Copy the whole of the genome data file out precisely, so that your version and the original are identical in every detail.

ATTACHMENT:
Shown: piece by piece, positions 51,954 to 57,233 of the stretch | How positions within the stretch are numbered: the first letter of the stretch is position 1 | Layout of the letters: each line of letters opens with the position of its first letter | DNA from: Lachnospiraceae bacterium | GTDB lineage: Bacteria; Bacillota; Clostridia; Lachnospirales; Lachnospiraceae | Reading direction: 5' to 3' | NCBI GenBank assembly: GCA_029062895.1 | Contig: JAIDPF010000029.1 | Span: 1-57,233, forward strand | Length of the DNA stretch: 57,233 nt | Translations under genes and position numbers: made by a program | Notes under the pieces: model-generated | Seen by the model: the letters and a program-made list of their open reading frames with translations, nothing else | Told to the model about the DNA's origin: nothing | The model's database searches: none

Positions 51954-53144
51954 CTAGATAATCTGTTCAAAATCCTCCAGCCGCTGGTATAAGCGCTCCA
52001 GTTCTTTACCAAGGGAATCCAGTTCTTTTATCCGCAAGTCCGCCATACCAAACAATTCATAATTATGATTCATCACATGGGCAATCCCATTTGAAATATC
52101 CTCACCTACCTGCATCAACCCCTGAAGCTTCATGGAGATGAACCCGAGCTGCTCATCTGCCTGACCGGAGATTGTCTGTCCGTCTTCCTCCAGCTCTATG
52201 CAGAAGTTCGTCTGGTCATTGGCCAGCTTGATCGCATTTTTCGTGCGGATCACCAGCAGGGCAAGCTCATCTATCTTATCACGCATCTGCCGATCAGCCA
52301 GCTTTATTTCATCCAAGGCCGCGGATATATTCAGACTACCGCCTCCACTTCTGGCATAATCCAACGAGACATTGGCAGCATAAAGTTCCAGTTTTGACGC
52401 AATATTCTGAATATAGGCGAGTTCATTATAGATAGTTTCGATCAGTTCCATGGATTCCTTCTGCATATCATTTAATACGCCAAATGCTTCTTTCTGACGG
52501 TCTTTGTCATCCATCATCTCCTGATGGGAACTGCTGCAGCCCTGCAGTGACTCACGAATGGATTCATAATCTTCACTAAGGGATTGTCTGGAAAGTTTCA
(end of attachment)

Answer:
Shown: piece by piece, positions 51,954 to 57,233 of the stretch | How positions within the stretch are numbered: the first letter of the stretch is position 1 | Layout of the letters: each line of letters opens with the position of its first letter | DNA from: Lachnospiraceae bacterium | GTDB lineage: Bacteria; Bacillota; Clostridia; Lachnospirales; Lachnospiraceae | Reading direction: 5' to 3' | NCBI GenBank assembly: GCA_029062895.1 | Contig: JAIDPF010000029.1 | Span: 1-57,233, forward strand | Length of the DNA stretch: 57,233 nt | Translations under genes and position numbers: made by a program | Notes under the pieces: model-generated | Seen by the model: the letters and a program-made list of their open reading frames with translations, nothing else | Told to the model about the DNA's origin: nothing | The model's database searches: none

Positions 51954-53144
51954 CTAGATAATCTGTTCAAAATCCTCCAGCCGCTGGTATAAGCGCTCCA
52001 GTTCTTTACCAAGGGAATCCAGTTCTTTTATCCGCAAGTCCGCCATACCAAACAATTCATAATTATGATTCATCACATGGGCAATCCCATTTGAAATATC
52101 CTCACCTACCTGCATCAACCCCTGAAGCTTCATGGAGATGAACCCGAGCTGCTCATCTGCCTGACCGGAGATTGTCTGTCCGTCTTCCTCCAGCTCTATG
52201 CAGAAGTTCGTCTGGTCATTGGCCAGCTTGATCGCATTTTTCGTGCGGATCACCAGCAGGGCAAGCTCATCTATCTTATCACGCATCTGCCGATCAGCCA
52301 GCTTTATTTCATCCAAGGCCGCGGATATATTCAGACTACCGCCTCCACTTCTGGCATAATCCAACGAGACATTGGCAGCATAAAGTTCCAGTTTTGACGC
52401 AATATTCTGAATATAGGCGAGTTCATTATAGATAGTTTCGATCAGTTCCATGGATTCCTTCTGCATATCATTTAATACGCCAAATGCTTCTTTCTGACGG
52501 TCTTTGTCATCCATCATCTCCTGATGGGAACTGCTGCAGCCCTGCAGTGACTCACGAATGGATTCATAATCTTCACTAAGGGATTGTCTGGAAAGTTTCA